UK travel rules risk making vacations ‘only for the rich’

Goodbye empty middle seats.  Delta sells the entire aircraft from May 1

[]).push(function () { viAPItag.display(“vi_1088641796”) }) || []).push(function () { viAPItag.display(“vi_1088641796”) })

Under the “traffic lights” unveiled by the government on Friday, even Britons traveling to “green” countries deemed to be low risk must pass a coronavirus polymerase chain reaction (PCR) test on their return to the Kingdom -United. Each test costs around £ 120 ($ 165), adding £ 480 ($ 660) to the travel bill for a family of four.

Traveling from UK was banned for months, except for people with a “reasonable excuse”. But overseas travel could resume as early as May 17 as part of the government’s roadmap to ease lockdown restrictions introduced in January.

“The insistence on costly and unnecessary PCR testing rather than rapid testing – even for low-risk countries – will place an unsustainable burden on passengers, making travel unsustainable and unaffordable for many people,” said Tim. Alderslade, CEO of Airlines UK, which represents carriers including British Airways (ICAGY), EasyJet (ESYJY) et Virgin Atlantic.

“It is also a new setback for an industry on its knees,” he added.

EasyJet (ESYJY)Britain’s largest airline has called on Prime Minister Boris Johnson to reconsider the plan, which also requires people to quarantine themselves in their homes for 10 days upon returning from an ‘orange’ country, or to spend 10 days days in a hotel if they went to a “red” destination. Travelers to destinations in either of these categories will be required to take two PCR tests after returning to the UK.

“It risks reversing the clock and making flying only for the rich,” EasyJet CEO Johan Lundgren said in a statement. “It is extremely frustrating that the task force did not deliver what the Prime Minister said he should accomplish by making this flexible and affordable. “

Virgin Atlantic CEO Shai Weiss said travel to and from “green” countries should be unlimited without testing.

Testing and quarantine requirements could deter many Britons from traveling abroad, meaning a second summer in a row without the quick and easy budget getaways to countries like Spain, Portugal, Italy and Greece which have largely replaced national holidays in recent decades.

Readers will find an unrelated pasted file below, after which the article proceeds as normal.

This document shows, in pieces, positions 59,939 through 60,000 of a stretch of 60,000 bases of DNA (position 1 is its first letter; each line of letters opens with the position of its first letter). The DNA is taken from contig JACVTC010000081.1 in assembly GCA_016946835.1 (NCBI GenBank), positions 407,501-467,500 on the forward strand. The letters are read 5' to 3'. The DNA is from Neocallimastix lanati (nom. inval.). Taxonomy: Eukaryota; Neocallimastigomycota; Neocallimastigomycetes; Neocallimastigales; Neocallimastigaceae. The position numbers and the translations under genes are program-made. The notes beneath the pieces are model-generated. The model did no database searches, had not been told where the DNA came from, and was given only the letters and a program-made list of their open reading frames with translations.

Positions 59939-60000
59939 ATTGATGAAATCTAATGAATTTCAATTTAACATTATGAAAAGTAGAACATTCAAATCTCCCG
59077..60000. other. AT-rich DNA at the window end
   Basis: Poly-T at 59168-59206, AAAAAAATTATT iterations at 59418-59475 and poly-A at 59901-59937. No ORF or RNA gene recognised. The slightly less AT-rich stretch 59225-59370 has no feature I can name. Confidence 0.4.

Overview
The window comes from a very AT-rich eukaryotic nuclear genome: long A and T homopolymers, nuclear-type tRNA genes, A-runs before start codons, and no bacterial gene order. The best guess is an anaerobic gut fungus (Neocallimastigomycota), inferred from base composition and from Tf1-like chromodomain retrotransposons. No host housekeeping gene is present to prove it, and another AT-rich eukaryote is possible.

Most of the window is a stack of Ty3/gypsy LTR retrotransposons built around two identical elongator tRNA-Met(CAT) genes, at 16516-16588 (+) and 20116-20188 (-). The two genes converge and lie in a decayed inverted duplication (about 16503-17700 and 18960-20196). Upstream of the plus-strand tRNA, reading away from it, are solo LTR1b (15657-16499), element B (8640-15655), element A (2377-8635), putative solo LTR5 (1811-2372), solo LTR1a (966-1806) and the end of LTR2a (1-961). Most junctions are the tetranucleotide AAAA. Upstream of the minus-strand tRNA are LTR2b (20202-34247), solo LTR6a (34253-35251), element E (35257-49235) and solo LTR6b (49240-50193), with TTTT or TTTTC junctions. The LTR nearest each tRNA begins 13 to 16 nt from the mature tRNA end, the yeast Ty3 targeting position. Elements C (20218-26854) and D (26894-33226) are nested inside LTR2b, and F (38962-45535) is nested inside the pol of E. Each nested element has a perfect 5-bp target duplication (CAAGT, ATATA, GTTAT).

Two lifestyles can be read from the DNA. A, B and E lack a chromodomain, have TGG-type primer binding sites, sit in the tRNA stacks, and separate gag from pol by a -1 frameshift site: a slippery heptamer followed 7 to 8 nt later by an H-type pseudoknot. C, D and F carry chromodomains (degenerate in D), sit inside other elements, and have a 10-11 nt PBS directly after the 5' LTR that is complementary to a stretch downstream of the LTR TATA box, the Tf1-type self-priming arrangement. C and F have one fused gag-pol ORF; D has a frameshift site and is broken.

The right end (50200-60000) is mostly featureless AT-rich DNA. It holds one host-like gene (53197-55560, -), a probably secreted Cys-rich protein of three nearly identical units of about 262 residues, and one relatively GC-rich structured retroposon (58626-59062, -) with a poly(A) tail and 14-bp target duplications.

The UK government will not confirm the restart date for overseas travel, or announce which countries fall into which risk category, until early May.

Travel agencies said the schedule does not provide enough clarity for their businesses or consumers. Jet2, which sells vacation packages and runs tours, said on Friday it would extend the suspension of its flights until June 23 due to continued uncertainty.

Disney sets opening date for Marvel's Avengers campusDisney sets opening date for Marvel's Avengers campus

“We still don’t know when we can start flying, where we can fly, and the availability and cost of testing. Rather than answering questions, the framework leaves everyone asking for more, ”CEO Steve Heapy said in a statement.

The UK government said restrictions on overseas travel would be reviewed on June 28, “to take into account the national and international health situation, and to see if current measures could be reversed.” Subsequent exams will take place no later than July 31 and October 1.

“The framework announced today will allow us to reopen travel safely and sustainably, ensure the protection of our hard-earned vaccine deployment achievements, and provide peace of mind to passengers and passengers alike. ‘industry as we resume overseas travel, “Transportation Secretary Grant Shapps said in a statement.

– Chris Liakos contributed reporting.

[]).push(function () { viAPItag.display(“vi_1088641796”) }) || []).push(function () { viAPItag.display(“vi_1088641796”) })


Please enter your comment!
Please enter your name here